1. I like to prepare a grain and veggie mix for my birds. But I certainly don't have time to cook it up every day. So I make a large amount and freeze it in tupperware containers. The day before I am going to feed the mix, I let it thaw on the counter for a few hours. When it is almost thawed out, I place it in the refrigerator. When I am ready to feed it, I just slightly warm it in the microwave, stir and serve. At this time, I may add some fresh veggies to the mix or not, depending on what I have available. Some people freeze portions in ice cube trays, others use sandwich baggies (squeeze the air out before freezing). It all depends on the size of the servings you need. Food in the fridge should be fed within 2 days.

2. If you only have one bird, it may be more economical to buy pre-mixed cook n' serve grain mixes. My favorites are Crazy Corn (Polly Pasta and Kung Fu Yum flavors are favorites here) and Volkman's 15 Minute Soak N Serve. And just as above, you can cook larger portions and freeze the extras.

3. Sprouts are super easy to prepare and are one of the most nutritious foods you can feed your birds. I like to go to Whole Foods and buy grains and beans from the bulk bins to sprout. There are also online stores where you can order sprouts pre-mixed. China Prairie has some great sprout mixes. If you google in "sprouting for parrots" lots of information will come up on the subject as well as instructions as to how to sprout safely.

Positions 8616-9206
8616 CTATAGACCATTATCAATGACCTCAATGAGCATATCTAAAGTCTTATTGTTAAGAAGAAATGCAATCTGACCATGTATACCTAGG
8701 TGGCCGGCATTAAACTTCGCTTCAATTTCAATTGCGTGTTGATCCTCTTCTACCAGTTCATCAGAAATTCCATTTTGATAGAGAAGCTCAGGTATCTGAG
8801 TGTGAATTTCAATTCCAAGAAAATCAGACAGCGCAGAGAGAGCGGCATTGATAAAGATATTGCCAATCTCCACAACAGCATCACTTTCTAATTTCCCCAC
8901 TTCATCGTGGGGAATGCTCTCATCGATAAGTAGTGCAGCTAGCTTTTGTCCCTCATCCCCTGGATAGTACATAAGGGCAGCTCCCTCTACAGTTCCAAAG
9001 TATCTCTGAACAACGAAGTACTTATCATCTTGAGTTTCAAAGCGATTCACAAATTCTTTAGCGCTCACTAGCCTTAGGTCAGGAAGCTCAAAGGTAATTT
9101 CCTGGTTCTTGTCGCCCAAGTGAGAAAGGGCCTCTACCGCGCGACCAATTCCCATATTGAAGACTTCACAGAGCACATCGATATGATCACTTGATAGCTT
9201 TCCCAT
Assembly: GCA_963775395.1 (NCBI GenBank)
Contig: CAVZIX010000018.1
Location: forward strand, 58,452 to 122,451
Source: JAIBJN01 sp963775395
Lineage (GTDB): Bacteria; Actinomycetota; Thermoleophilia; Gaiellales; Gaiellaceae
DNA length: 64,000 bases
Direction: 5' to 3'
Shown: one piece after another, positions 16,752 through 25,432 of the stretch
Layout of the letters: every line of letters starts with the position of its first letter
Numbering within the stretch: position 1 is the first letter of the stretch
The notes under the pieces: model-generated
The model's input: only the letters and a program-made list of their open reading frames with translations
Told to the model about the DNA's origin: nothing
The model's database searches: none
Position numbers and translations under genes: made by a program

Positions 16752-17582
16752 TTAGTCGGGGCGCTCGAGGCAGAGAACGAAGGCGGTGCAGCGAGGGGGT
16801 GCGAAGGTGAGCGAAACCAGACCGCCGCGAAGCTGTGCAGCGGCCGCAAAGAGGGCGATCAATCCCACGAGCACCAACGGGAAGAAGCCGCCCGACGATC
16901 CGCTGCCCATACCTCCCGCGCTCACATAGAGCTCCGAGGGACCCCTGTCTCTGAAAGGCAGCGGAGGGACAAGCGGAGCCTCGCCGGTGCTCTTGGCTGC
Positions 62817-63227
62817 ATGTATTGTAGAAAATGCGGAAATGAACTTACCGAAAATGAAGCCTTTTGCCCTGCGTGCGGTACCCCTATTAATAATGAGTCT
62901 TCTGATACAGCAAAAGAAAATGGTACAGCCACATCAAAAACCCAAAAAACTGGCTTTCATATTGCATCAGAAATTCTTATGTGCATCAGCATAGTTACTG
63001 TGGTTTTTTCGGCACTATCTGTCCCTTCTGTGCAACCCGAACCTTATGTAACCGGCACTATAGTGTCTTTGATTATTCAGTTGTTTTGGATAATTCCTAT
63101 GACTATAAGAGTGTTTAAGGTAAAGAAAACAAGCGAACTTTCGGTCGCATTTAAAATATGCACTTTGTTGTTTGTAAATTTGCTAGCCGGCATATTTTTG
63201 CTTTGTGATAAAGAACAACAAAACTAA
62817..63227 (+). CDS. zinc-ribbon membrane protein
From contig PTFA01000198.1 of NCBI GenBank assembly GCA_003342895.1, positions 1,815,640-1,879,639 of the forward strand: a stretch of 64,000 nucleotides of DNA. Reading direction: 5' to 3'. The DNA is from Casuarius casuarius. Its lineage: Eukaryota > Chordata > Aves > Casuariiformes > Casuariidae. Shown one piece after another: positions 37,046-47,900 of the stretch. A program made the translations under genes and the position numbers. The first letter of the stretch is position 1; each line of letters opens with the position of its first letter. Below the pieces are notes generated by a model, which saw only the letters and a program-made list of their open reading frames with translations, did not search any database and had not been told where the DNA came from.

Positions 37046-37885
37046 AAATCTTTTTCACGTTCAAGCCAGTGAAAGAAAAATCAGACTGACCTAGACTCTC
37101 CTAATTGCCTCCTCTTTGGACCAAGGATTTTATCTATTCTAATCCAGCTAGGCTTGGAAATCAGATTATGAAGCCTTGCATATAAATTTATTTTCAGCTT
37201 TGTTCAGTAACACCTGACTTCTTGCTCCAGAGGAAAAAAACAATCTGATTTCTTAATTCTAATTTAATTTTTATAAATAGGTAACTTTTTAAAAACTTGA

4. If you are preparing healthy vegetables for your family, put some aside for your bird before cooking it. Birds don't need the salt, butter, sauces, etc. I do this a lot. My pet birds are shameless beggers!

5. Birdie bread is another excellent way to get good food into your bird. There are tons of recipes on the net. I really like Mommas Birdie Bread. It's a dry mix you prepare like a cornbread mix. It is made from healthy ingredients and comes in a variety of flavors. Chopped veggies (I like chopped carrots or yellow squash), or a small jar of baby food can be added to the mix for extra nutrition. Birdie breads can also be frozen in portions for future meals.

6. A good pelleted base diet will go a long way to keeping your bird healthy. Pellets have protein, minerals and vitamins in every bite. Our babies here are weaned to a pelleted base diet so they develop healthy eating habits right from the start. If your bird is on a seed based diet, it's nutritional needs are probably not being met. Ask your vet or other qualified bird professional about how you can improve your bird's diet.